The Stockbridge Library is pleased to welcome Olivier Meslay, the new Felda and Dena Hardymon Director of the Clark Art Institute in Williamstown, to our speaker series on Tuesday, May 16, 2017 at 5:00 p.m. for a talk entitled Landscapes at the Clark.  Meslay will present a look into the Clark’s landscape collection and the Clark’s relationship with nature.  There is a $5 suggested donation for the program.

Olivier Meslay is Felda and Dena Hardymon Director of the Clark Art Institute since August of 2016.  Prior to assuming the directorship at the Clark, he spent eight years at the Dallas Museum of Art (DMA) where he held several leadership positions, most recently serving as Associate Director of Curatorial Affairs, Senior Curator of European and American Art, and The Barbara Thomas Lemmon Curator of European Art.  In 2011―2012, Meslay served as the Interim Director of the Dallas Museum of Art.

Prior to joining the DMA staff in 2009, Meslay established his reputation as a noted scholar and curator during a distinguished seventeen-year career at the Musée du Louvre, from 1993―2009 where he served as curator in charge of British, Spanish, and American Art in the Paintings department.  Meslay served as chief curator of Louvre–Atlanta, a collaborative project with the High Museum, from 2003―2006; and as chief curator in charge of the Louvre–Lens project, the first regional branch of the Louvre, from 2006―2009.  During his tenure at the Louvre, Meslay organized exhibitions on British Art such as D’outre Manche, British Art in French Public Collections (1994), Constable, Le choix de Lucian Freud (2002), and British Art in the Collections of the Academie, William Hogarth (2006‒2007).  More recently, he curated important exhibitions at the Dallas Museum of Art such as Chagall (2013), Hotel Texas (2014), and Mind’s Eye (2014).  He is the author of the recent publication From Chanel to Reves: La Pausa and Its Collections at the Dallas Museum of Art (2015).  Meslay has also published extensively on British Art and France.  In 2013, he published the Catalogue of the British, Spanish, Germanic, Scandinavian and various paintings of the Louvre Musuem.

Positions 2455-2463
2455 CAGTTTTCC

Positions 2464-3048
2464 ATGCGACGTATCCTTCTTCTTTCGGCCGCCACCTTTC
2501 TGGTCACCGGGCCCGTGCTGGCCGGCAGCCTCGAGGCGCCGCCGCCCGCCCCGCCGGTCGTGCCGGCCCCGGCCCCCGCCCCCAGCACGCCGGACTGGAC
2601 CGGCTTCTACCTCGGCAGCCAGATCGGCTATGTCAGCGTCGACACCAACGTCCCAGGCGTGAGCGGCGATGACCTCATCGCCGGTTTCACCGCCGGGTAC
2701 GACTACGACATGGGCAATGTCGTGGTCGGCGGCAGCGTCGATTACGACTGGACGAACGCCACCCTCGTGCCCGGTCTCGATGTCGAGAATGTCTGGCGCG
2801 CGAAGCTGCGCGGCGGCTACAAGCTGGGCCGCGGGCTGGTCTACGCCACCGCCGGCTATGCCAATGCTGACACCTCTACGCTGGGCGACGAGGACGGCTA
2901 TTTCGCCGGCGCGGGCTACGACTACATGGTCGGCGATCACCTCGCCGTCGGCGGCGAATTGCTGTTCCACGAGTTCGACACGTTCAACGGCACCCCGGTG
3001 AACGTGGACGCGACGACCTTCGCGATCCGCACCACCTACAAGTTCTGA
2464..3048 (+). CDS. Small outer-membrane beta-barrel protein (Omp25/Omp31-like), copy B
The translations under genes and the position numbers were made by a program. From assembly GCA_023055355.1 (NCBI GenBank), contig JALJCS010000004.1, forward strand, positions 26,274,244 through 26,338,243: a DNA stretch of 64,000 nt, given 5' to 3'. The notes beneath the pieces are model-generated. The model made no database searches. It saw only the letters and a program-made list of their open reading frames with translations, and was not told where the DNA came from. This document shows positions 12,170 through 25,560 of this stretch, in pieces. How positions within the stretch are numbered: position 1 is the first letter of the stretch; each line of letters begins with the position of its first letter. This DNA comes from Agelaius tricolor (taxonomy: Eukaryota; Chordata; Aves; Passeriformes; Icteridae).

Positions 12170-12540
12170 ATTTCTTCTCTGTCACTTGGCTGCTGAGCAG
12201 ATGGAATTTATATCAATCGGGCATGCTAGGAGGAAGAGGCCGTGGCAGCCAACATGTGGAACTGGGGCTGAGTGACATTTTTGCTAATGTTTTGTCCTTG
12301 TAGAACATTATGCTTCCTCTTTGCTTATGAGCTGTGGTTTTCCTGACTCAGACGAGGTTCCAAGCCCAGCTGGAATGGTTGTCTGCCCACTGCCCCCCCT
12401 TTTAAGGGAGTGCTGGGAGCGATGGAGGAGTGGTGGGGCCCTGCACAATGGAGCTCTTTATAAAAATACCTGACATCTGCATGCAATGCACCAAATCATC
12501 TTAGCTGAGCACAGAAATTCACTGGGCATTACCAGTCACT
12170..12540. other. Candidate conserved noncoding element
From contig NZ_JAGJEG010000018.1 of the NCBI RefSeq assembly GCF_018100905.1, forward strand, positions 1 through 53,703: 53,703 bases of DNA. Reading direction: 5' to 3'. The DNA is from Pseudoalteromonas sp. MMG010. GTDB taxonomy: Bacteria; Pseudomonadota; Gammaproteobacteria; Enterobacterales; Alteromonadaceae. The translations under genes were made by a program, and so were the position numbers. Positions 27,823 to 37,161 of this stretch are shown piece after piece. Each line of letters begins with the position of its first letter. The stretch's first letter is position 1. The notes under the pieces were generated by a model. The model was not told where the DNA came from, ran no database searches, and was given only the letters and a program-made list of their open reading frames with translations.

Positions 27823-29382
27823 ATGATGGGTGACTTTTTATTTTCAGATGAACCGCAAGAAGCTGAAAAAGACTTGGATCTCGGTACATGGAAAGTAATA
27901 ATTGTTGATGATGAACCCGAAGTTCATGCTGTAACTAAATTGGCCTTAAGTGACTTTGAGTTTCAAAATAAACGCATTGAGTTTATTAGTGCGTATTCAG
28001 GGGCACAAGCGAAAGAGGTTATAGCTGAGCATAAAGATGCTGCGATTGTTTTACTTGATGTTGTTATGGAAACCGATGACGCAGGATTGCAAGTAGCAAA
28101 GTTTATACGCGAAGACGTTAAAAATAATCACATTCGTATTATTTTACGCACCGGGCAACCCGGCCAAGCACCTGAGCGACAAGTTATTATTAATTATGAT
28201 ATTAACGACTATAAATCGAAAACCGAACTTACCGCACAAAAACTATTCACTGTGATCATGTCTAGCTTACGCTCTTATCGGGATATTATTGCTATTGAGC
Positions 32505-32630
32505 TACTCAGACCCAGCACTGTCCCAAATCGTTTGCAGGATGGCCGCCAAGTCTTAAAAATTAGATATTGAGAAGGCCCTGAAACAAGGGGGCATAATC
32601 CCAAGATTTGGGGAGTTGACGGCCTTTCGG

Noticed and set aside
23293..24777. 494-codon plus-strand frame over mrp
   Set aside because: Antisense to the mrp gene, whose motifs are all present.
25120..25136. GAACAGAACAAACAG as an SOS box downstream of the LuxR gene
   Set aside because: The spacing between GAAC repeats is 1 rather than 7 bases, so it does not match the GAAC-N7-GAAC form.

Tuesday, May 23 at 6:30 pm

A Visual Tour of Laurel Hill Park

In anticipation of lovely days for hiking or for those who prefer not to climb up craggy paths, Pat Flinn will take us on a visual tour of Laurel Hill Park – the Laurel Hill Association’s signature property – on Tuesday, May 23, 2017 at 6:30 p.m. in the Bement Room.  Hiking boots are not required.  Pat Flinn has been Secretary of the Laurel Hill Association for 31 years.

 

The Laurel Hill Association of Stockbridge, Massachusetts, founded in 1853, is the oldest existing village improvement society in the United States.  The organization’s purpose is to do “such things as shall serve to improve the quality of life and of the environment in the town of Stockbridge.” Activities include maintaining Association properties, planting trees and flowers, and cooperating with town authorities and other organizations for community welfare.  The Laurel Hill Association’s complete historical records are housed in the Procter Museum & Archives at the Stockbridge Library.


Tuesday, June 20 at 6:30 pm

Annual Meeting featuring Peter Sokolowski, Merriam-Webster Editor-at-Large

Please join us on Tuesday, June 20, 2017 at 6:30 p.m. for the Stockbridge Library Association’s Annual Meeting featuring a presentation by Peter Sokolowski, Merriam-Webster Editor-at-Large.
We will welcome new board members during the brief business portion of the meeting, followed by Mr. Sokolowski’s talk, entitled “The Dictionary As Data.”  More information to follow.
This program is free and open to the public.  Light refreshments will be served.  For more information, please call (413) 298-5501.